After four years in which the administration of President Donald Trump has frequently battled with major tech companies, many observers are eying what approach the incoming Biden-Harris administration will take towards Big Tech.
Biden, throughout much of his public life, has not taken nearly the adversarial approach towards Silicon Valley that Trump has, nor has he gotten himself into public feuds with any tech CEOs.
In the early going, Biden has sent mixed signals, naming a handful of obscure officials with ties to Silicon Valley giants to his transition team, including a former associate general counsel at Facebook and a former Apple vice-president for government affairs. On the other hand, Biden press aide Bill Russo shared a social media post critical of Facebook, and reports that Biden was eyeing a major role for former Google CEO Eric Schmidt do not appear to have come to fruition.
Among Biden’s early cabinet picks, there has been no one with significant ties to the tech industry. And now, a petition by nearly two dozen groups has urged the incoming president to keep it that way.
A group of thirty-three organizations, including Public Citizen, American Family Voices, Electronic Privacy Information Center (EPIC), Fight For the Future, Parent Coalition for Student Privacy and The Democratic Coalition, have signed a public letter urging President-Elect Biden to “exclude Big Tech executives, lobbyists, lawyers and consultants from your administration.”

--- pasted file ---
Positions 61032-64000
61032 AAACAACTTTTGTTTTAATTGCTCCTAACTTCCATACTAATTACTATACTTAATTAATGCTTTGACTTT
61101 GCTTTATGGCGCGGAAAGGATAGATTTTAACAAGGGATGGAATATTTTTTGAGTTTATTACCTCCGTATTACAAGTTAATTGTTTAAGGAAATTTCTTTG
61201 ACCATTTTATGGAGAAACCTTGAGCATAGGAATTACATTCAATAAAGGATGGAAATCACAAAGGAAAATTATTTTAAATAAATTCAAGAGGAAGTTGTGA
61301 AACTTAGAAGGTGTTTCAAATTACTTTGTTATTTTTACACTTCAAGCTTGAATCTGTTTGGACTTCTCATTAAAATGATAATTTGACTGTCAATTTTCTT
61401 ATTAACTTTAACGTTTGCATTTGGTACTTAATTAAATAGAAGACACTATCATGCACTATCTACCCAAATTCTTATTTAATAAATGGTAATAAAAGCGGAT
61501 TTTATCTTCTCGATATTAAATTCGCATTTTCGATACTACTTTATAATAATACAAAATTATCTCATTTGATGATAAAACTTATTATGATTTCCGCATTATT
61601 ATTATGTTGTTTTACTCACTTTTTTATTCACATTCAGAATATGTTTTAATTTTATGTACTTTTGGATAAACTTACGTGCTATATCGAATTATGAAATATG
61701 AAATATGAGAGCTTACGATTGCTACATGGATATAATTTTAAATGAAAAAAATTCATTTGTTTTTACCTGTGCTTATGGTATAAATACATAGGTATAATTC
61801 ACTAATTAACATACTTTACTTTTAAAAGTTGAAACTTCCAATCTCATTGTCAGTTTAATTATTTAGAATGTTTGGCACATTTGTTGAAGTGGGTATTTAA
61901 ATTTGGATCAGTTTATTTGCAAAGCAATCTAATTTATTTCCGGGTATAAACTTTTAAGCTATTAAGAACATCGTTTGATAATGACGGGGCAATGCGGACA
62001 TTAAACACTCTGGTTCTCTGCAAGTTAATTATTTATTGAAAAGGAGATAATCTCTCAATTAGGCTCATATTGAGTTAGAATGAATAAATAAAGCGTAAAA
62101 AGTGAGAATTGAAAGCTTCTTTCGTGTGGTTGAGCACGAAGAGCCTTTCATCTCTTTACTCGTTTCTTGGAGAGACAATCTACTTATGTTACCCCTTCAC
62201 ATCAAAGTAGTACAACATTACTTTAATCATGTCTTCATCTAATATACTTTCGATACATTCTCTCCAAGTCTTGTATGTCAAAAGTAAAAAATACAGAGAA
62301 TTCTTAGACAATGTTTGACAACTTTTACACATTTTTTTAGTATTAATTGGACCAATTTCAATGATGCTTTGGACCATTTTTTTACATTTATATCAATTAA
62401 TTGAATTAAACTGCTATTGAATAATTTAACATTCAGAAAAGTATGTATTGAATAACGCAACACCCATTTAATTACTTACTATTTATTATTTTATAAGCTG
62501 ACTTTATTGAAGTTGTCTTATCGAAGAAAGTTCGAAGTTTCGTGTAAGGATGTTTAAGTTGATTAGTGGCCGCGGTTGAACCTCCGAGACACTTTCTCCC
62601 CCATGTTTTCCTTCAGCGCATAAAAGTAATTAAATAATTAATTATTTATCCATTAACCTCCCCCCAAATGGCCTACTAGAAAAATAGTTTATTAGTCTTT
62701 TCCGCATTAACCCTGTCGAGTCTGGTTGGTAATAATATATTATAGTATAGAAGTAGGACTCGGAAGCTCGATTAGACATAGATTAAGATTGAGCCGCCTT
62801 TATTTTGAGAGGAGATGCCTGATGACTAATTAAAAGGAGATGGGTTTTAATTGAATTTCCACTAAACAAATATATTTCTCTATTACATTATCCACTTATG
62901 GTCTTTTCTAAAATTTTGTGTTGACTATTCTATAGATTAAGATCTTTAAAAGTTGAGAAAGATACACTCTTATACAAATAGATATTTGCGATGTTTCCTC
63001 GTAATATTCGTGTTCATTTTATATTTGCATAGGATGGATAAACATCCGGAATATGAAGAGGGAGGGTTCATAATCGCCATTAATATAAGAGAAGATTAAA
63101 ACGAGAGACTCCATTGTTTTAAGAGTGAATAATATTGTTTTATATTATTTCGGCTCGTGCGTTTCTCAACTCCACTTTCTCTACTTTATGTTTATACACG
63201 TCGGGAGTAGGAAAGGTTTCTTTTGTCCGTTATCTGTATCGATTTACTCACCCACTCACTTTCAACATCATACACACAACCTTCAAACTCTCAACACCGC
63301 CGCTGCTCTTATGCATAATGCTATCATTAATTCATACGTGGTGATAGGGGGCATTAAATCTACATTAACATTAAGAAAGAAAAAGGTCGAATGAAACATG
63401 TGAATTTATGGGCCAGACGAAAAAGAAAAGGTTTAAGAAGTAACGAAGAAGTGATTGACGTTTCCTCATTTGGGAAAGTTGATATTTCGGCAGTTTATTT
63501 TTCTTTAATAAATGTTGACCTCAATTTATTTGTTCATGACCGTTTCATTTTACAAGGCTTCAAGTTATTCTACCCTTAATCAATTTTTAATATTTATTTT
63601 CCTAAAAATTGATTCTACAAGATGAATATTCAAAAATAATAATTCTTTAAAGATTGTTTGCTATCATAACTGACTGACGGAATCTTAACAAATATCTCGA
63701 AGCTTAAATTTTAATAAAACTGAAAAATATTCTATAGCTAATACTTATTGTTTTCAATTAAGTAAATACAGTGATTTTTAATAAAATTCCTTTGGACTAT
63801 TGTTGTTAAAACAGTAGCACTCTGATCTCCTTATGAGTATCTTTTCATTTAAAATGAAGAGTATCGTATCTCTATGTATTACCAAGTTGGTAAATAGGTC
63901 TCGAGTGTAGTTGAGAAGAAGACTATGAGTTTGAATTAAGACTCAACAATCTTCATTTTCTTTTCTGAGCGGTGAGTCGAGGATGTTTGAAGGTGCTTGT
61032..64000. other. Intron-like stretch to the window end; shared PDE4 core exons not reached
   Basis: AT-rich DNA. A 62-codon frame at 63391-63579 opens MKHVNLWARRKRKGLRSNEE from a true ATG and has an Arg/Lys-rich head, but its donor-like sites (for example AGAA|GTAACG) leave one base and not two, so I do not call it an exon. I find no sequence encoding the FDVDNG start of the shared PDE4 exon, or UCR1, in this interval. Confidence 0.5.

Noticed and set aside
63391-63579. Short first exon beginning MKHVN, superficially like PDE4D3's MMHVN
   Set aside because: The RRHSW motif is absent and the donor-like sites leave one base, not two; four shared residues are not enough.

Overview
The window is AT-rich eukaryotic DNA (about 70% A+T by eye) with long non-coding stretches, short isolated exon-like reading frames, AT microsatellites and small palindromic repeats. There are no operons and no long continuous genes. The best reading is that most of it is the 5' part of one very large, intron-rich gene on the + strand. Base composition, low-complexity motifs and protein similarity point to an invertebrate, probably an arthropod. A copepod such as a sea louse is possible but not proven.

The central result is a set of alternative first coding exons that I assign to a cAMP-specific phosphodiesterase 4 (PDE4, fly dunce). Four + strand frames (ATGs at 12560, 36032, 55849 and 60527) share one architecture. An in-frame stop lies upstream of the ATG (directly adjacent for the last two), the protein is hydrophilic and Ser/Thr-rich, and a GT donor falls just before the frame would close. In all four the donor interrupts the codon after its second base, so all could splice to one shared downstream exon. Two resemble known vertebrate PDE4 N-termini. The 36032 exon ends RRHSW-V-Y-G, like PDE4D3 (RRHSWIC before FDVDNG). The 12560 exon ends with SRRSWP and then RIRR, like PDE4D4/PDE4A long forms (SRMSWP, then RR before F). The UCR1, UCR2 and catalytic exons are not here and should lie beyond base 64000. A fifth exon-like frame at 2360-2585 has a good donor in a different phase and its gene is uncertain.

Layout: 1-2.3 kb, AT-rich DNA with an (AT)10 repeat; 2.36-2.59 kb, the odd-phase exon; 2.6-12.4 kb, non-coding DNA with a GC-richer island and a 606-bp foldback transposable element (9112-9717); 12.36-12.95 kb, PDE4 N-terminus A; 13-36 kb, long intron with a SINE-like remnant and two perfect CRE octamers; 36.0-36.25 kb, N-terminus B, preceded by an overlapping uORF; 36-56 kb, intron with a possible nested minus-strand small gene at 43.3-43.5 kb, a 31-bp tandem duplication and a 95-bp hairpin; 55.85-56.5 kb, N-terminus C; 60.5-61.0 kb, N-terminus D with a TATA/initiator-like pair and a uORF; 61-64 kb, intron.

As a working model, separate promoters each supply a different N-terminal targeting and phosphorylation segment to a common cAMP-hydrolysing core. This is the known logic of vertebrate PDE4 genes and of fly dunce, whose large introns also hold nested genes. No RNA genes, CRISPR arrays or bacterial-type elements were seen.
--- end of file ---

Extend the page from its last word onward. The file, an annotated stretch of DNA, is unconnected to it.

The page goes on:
“Amazon, Apple, Facebook, Google, and Microsoft once promised innovation and opportunity, and while they continue to provide many remarkable products, they now represent serious threats to privacy, democracy, innovation, and Americans’ economic well-being,” the letter said.
“Despite the myth that Silicon Valley is rife with entrepreneurs and small businesses capable of disrupting entire industries, these companies have killed, rather than fostered innovation. And during the worst health crisis in recent history, Amazon has taken advantage of Americans struggling with the pandemic, tripling their profits on price gouged essential goods.”
The organizations signing the letter also offered to meet with Biden, and stated that “we look forward to working with your administration to address the harms posed by Big Tech.”
Once the new administration begins, they will be faced with numerous questions related to tech policy, including the possibility of restoring Obama-era net neutrality rules, as well as efforts to reform Section 230 of the Communications Decency Act, which Republicans have been arguing has led to “censorship” of conservative voices.
Biden will also need to choose who will chair the FCC, the agency that is tasked with regulating many of these issues.
The FCC recently announced that they are scuttling a proposal, also from the Obama area, to allow broadband mobile phone calls from airplanes.
Stephen Silver, a technology writer for The National Interest, is a journalist, essayist and film critic, who is also a contributor to Philly Voice, Philadelphia Weekly, the Jewish Telegraphic Agency, Living Life Fearless, Backstage magazine, Broad Street Review and Splice Today. The co-founder of the Philadelphia Film Critics Circle, Stephen lives in suburban Philadelphia with his wife and two sons. Follow him on Twitter at @StephenSilver.